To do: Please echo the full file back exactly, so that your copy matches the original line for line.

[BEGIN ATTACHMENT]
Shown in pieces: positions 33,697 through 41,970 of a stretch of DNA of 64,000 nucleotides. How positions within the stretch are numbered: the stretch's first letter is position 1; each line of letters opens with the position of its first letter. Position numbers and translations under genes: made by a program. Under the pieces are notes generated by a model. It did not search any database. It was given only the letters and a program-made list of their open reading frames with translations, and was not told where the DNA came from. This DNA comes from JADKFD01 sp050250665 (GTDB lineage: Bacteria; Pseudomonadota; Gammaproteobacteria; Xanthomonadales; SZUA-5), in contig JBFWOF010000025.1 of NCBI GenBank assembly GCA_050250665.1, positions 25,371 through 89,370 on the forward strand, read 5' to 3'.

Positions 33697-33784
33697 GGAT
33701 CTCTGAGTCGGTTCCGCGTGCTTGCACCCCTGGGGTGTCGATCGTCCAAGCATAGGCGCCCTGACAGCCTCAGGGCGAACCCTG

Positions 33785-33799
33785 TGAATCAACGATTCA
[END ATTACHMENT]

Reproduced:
Shown in pieces: positions 33,697 through 41,970 of a stretch of DNA of 64,000 nucleotides. How positions within the stretch are numbered: the stretch's first letter is position 1; each line of letters opens with the position of its first letter. Position numbers and translations under genes: made by a program. Under the pieces are notes generated by a model. It did not search any database. It was given only the letters and a program-made list of their open reading frames with translations, and was not told where the DNA came from. This DNA comes from JADKFD01 sp050250665 (GTDB lineage: Bacteria; Pseudomonadota; Gammaproteobacteria; Xanthomonadales; SZUA-5), in contig JBFWOF010000025.1 of NCBI GenBank assembly GCA_050250665.1, positions 25,371 through 89,370 on the forward strand, read 5' to 3'.

Positions 33697-33784
33697 GGAT
33701 CTCTGAGTCGGTTCCGCGTGCTTGCACCCCTGGGGTGTCGATCGTCCAAGCATAGGCGCCCTGACAGCCTCAGGGCGAACCCTG

Positions 33785-33799
33785 TGAATCAACGATTCA